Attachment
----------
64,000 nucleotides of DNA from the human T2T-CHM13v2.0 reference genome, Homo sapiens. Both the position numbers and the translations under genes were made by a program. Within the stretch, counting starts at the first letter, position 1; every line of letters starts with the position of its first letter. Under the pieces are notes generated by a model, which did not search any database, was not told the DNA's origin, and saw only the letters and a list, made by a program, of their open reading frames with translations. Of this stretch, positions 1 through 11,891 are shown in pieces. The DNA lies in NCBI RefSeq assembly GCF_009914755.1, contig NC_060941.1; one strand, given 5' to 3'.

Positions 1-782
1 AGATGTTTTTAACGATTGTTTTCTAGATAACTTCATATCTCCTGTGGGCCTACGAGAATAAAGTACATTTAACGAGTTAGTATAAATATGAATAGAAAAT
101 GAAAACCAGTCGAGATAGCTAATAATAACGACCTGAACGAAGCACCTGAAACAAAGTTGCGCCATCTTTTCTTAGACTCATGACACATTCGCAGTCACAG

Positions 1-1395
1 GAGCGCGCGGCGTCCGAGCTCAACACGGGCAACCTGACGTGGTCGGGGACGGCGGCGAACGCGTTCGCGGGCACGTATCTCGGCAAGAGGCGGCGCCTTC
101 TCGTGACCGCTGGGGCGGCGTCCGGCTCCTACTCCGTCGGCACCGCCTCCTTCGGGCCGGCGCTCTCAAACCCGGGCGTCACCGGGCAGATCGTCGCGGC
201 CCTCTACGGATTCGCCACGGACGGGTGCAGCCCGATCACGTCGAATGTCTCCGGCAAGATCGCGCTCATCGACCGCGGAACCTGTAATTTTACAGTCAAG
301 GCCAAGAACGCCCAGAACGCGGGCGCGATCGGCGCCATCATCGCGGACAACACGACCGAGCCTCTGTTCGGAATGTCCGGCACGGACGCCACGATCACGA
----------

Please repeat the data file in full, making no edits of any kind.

64,000 nucleotides of DNA from the human T2T-CHM13v2.0 reference genome, Homo sapiens. Both the position numbers and the translations under genes were made by a program. Within the stretch, counting starts at the first letter, position 1; every line of letters starts with the position of its first letter. Under the pieces are notes generated by a model, which did not search any database, was not told the DNA's origin, and saw only the letters and a list, made by a program, of their open reading frames with translations. Of this stretch, positions 1 through 11,891 are shown in pieces. The DNA lies in NCBI RefSeq assembly GCF_009914755.1, contig NC_060941.1; one strand, given 5' to 3'.

Positions 1-782
1 AGATGTTTTTAACGATTGTTTTCTAGATAACTTCATATCTCCTGTGGGCCTACGAGAATAAAGTACATTTAACGAGTTAGTATAAATATGAATAGAAAAT
101 GAAAACCAGTCGAGATAGCTAATAATAACGACCTGAACGAAGCACCTGAAACAAAGTTGCGCCATCTTTTCTTAGACTCATGACACATTCGCAGTCACAG

Positions 1-1395
1 GAGCGCGCGGCGTCCGAGCTCAACACGGGCAACCTGACGTGGTCGGGGACGGCGGCGAACGCGTTCGCGGGCACGTATCTCGGCAAGAGGCGGCGCCTTC
101 TCGTGACCGCTGGGGCGGCGTCCGGCTCCTACTCCGTCGGCACCGCCTCCTTCGGGCCGGCGCTCTCAAACCCGGGCGTCACCGGGCAGATCGTCGCGGC
201 CCTCTACGGATTCGCCACGGACGGGTGCAGCCCGATCACGTCGAATGTCTCCGGCAAGATCGCGCTCATCGACCGCGGAACCTGTAATTTTACAGTCAAG
301 GCCAAGAACGCCCAGAACGCGGGCGCGATCGGCGCCATCATCGCGGACAACACGACCGAGCCTCTGTTCGGAATGTCCGGCACGGACGCCACGATCACGA